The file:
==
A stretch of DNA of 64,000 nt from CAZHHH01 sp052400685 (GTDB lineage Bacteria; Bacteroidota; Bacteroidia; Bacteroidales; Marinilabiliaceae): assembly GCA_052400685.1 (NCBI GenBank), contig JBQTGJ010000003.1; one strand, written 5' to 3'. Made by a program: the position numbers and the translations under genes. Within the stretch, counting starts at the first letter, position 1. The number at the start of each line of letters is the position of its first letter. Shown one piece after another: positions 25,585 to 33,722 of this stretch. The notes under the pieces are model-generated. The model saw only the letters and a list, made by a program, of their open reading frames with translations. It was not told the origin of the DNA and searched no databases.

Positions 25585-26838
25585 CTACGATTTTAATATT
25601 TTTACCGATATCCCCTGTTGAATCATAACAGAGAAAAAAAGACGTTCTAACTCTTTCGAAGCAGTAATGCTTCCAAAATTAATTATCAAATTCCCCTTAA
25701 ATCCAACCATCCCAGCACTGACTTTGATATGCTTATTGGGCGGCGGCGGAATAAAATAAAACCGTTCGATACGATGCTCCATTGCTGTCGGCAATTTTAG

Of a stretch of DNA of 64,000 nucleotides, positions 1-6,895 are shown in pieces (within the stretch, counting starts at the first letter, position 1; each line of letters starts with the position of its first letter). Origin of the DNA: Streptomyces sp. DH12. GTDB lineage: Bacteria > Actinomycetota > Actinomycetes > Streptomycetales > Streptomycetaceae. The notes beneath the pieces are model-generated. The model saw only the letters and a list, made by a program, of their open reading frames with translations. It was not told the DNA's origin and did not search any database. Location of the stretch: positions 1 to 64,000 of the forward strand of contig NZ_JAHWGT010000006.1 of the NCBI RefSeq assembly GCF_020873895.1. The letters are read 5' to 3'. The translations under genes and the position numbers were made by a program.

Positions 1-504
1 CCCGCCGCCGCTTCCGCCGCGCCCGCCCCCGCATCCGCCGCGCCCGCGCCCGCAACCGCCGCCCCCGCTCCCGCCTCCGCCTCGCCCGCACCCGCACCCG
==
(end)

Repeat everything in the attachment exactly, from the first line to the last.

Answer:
A stretch of DNA of 64,000 nt from CAZHHH01 sp052400685 (GTDB lineage Bacteria; Bacteroidota; Bacteroidia; Bacteroidales; Marinilabiliaceae): assembly GCA_052400685.1 (NCBI GenBank), contig JBQTGJ010000003.1; one strand, written 5' to 3'. Made by a program: the position numbers and the translations under genes. Within the stretch, counting starts at the first letter, position 1. The number at the start of each line of letters is the position of its first letter. Shown one piece after another: positions 25,585 to 33,722 of this stretch. The notes under the pieces are model-generated. The model saw only the letters and a list, made by a program, of their open reading frames with translations. It was not told the origin of the DNA and searched no databases.

Positions 25585-26838
25585 CTACGATTTTAATATT
25601 TTTACCGATATCCCCTGTTGAATCATAACAGAGAAAAAAAGACGTTCTAACTCTTTCGAAGCAGTAATGCTTCCAAAATTAATTATCAAATTCCCCTTAA
25701 ATCCAACCATCCCAGCACTGACTTTGATATGCTTATTGGGCGGCGGCGGAATAAAATAAAACCGTTCGATACGATGCTCCATTGCTGTCGGCAATTTTAG

Of a stretch of DNA of 64,000 nucleotides, positions 1-6,895 are shown in pieces (within the stretch, counting starts at the first letter, position 1; each line of letters starts with the position of its first letter). Origin of the DNA: Streptomyces sp. DH12. GTDB lineage: Bacteria > Actinomycetota > Actinomycetes > Streptomycetales > Streptomycetaceae. The notes beneath the pieces are model-generated. The model saw only the letters and a list, made by a program, of their open reading frames with translations. It was not told the DNA's origin and did not search any database. Location of the stretch: positions 1 to 64,000 of the forward strand of contig NZ_JAHWGT010000006.1 of the NCBI RefSeq assembly GCF_020873895.1. The letters are read 5' to 3'. The translations under genes and the position numbers were made by a program.

Positions 1-504
1 CCCGCCGCCGCTTCCGCCGCGCCCGCCCCCGCATCCGCCGCGCCCGCGCCCGCAACCGCCGCCCCCGCTCCCGCCTCCGCCTCGCCCGCACCCGCACCCG